I'm not against affordable drugs, but this whole scheme is a rip-off of the US consumers. We should be forcing these other countries to live up to their obligations regarding intellectual property of all kinds, not just those that benefit politicians spouses.
  5. Excellent points, AAA..

    May I also add to this argument the concept of "compulsory licensing" of drugs in underdeveloped countries. This is when, for example, Nigeria cannot afford to purchase HIV drugs for its AIDS epidemic, so it steals the patents for these drugs and manufactures and sells the drugs illegally. At first glance, you may say "hey, people are dying here! Not being able to afford the drugs shouldn't mean they should die!" But the reality is that this process -- distributing cheap drugs willy-nilly, only hurts everyone, since these AIDS drugs play evolutionary cat and mouse with the virus, and the widespread availability of the drugs WITHOUT THE PROPER INFRASTRUCTURE TO MONITOR THEIR PRESCRIPTION, simply causes the selection of viral strains which are resistant to the drug (which hurts everybody since now the drugs don't work as well anymore).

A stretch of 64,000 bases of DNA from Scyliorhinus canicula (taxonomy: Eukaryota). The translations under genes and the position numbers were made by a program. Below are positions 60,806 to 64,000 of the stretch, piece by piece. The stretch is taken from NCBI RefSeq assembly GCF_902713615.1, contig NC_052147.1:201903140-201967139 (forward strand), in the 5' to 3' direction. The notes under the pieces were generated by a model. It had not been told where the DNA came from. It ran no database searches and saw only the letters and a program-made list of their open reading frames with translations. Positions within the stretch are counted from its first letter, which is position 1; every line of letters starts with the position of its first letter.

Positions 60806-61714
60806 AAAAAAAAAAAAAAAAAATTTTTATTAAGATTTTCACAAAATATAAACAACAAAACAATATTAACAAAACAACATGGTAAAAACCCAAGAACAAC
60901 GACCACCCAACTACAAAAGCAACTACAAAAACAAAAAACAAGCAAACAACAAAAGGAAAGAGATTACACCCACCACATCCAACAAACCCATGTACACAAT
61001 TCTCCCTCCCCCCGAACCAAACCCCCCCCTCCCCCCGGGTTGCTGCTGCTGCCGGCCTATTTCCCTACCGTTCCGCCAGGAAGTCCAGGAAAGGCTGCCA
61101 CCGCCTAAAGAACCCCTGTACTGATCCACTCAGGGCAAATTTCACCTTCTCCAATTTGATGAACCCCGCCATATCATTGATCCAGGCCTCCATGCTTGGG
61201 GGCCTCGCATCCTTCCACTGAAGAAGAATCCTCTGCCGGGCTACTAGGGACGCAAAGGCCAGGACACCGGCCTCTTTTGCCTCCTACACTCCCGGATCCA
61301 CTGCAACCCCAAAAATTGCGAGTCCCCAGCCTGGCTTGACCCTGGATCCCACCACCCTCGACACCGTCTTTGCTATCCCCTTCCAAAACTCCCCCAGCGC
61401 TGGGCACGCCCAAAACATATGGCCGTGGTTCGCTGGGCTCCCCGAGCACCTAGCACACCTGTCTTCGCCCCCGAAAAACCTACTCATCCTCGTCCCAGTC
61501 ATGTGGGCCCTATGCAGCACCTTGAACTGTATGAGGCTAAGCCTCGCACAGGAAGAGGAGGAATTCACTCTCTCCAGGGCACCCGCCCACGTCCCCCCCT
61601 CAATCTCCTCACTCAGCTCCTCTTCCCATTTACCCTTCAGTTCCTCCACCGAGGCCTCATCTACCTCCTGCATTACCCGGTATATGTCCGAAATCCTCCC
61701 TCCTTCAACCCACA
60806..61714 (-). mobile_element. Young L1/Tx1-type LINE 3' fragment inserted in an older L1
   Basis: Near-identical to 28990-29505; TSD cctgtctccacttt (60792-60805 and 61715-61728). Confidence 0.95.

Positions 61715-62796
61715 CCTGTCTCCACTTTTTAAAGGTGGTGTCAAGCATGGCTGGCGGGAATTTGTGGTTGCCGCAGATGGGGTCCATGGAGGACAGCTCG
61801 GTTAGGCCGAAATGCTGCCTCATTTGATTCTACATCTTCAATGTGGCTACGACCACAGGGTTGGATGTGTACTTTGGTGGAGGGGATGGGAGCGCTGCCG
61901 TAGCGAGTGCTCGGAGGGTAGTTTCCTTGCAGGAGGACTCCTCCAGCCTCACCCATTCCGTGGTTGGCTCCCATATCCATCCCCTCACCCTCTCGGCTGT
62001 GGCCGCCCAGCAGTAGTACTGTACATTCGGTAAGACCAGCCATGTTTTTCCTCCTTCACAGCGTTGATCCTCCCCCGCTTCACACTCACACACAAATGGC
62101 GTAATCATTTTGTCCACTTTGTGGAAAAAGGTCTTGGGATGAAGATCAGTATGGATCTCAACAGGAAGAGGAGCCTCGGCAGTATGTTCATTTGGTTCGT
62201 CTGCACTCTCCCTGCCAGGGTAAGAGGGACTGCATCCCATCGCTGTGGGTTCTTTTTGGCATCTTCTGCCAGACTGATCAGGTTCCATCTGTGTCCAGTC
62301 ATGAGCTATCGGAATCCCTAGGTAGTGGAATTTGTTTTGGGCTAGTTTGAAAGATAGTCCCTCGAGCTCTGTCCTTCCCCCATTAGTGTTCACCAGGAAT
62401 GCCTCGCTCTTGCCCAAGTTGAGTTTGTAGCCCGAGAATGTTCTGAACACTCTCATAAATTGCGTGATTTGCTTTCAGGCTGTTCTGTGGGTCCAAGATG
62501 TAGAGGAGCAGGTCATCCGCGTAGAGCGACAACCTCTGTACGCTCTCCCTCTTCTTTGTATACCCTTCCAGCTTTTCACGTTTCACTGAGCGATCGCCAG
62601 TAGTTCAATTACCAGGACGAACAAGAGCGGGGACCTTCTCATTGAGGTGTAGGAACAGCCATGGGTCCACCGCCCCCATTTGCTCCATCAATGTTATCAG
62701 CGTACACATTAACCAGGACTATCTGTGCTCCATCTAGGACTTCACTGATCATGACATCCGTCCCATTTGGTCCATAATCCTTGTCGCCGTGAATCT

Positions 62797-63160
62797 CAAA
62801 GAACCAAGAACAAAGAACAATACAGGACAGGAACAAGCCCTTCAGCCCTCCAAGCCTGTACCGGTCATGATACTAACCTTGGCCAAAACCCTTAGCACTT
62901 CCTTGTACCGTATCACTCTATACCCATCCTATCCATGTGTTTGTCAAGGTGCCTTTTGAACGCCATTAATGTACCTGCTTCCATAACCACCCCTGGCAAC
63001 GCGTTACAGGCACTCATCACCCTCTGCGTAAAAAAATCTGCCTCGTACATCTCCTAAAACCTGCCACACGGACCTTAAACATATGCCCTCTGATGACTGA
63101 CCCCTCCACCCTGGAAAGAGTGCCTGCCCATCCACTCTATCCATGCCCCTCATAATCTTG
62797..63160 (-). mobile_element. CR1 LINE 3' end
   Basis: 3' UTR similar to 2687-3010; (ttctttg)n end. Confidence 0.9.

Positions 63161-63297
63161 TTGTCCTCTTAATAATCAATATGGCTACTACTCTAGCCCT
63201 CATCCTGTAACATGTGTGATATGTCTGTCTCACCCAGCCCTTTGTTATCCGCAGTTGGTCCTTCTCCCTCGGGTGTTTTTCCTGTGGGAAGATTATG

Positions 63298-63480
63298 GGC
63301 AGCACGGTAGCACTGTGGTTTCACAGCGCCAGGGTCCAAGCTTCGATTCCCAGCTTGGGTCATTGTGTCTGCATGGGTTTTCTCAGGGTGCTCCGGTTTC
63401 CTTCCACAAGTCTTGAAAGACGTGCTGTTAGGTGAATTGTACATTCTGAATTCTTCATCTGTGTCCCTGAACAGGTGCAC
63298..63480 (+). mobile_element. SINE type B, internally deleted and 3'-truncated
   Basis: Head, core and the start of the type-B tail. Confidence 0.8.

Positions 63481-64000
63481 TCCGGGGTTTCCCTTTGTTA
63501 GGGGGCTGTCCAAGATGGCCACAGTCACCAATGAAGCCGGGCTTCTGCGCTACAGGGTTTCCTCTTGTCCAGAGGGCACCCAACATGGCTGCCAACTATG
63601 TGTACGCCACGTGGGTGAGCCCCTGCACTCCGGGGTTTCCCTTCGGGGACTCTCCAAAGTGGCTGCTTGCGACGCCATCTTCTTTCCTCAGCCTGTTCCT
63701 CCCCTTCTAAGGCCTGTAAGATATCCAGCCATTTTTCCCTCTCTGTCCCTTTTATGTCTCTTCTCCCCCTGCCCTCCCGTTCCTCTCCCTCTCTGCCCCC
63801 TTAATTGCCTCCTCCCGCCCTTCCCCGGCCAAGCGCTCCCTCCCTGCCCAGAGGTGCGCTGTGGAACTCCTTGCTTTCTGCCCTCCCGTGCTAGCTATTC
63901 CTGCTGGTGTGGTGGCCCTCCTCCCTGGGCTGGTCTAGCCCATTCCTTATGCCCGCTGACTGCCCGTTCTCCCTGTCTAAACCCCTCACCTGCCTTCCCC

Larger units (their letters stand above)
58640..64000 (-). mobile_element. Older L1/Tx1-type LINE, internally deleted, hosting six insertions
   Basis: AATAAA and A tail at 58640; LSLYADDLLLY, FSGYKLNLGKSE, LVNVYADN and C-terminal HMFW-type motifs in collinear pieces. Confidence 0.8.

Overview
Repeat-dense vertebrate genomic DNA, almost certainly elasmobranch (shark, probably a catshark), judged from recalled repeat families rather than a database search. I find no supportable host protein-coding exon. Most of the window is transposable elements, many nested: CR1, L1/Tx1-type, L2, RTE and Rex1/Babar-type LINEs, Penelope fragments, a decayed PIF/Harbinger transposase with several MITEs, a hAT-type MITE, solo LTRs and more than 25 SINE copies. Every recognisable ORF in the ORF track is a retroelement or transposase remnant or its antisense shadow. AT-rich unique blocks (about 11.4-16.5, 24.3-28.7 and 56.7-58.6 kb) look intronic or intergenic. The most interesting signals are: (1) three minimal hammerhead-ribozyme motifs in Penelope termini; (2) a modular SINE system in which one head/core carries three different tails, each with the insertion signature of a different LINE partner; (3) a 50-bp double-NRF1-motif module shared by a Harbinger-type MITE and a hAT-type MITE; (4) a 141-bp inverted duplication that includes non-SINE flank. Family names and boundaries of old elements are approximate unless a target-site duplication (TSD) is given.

Compulsory licensing is a perfect example of good intentions paired with long term stupidity.
  6. I hadn't thought about that mutant virus angle but it makes sense. Same sort of deal with TB bug I believe.

    The other problem of course is that the drug companies have little incentive to develop drugs for which there is not a big US market. Why waste a bunch of moeny, only to have the payoff stolen?

    Actually, I find this affordable drug issue to be one of the most difficult public policy issues around, right up there with the free trade/outsourcing issue. There are winners and losers, long and short term, no matter what one does.